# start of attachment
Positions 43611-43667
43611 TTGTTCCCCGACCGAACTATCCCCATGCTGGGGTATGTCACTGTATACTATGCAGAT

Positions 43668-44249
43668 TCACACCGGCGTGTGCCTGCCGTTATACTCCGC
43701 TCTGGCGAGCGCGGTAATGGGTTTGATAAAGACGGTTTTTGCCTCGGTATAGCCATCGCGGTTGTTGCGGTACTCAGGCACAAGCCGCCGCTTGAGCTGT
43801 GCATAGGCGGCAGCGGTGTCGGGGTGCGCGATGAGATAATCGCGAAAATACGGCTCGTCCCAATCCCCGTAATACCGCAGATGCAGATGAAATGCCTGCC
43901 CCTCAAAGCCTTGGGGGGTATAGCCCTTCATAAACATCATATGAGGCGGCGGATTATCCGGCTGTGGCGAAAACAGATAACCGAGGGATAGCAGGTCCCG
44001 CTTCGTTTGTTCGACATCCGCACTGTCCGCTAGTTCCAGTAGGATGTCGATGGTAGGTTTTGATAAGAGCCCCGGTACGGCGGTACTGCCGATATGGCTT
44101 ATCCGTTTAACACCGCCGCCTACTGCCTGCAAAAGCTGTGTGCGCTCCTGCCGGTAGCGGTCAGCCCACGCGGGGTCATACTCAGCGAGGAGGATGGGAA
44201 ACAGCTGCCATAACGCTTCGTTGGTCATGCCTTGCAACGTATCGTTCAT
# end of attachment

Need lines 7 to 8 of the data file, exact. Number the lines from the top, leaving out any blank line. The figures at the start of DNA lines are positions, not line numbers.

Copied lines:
43901 CCTCAAAGCCTTGGGGGGTATAGCCCTTCATAAACATCATATGAGGCGGCGGATTATCCGGCTGTGGCGAAAACAGATAACCGAGGGATAGCAGGTCCCG
44001 CTTCGTTTGTTCGACATCCGCACTGTCCGCTAGTTCCAGTAGGATGTCGATGGTAGGTTTTGATAAGAGCCCCGGTACGGCGGTACTGCCGATATGGCTT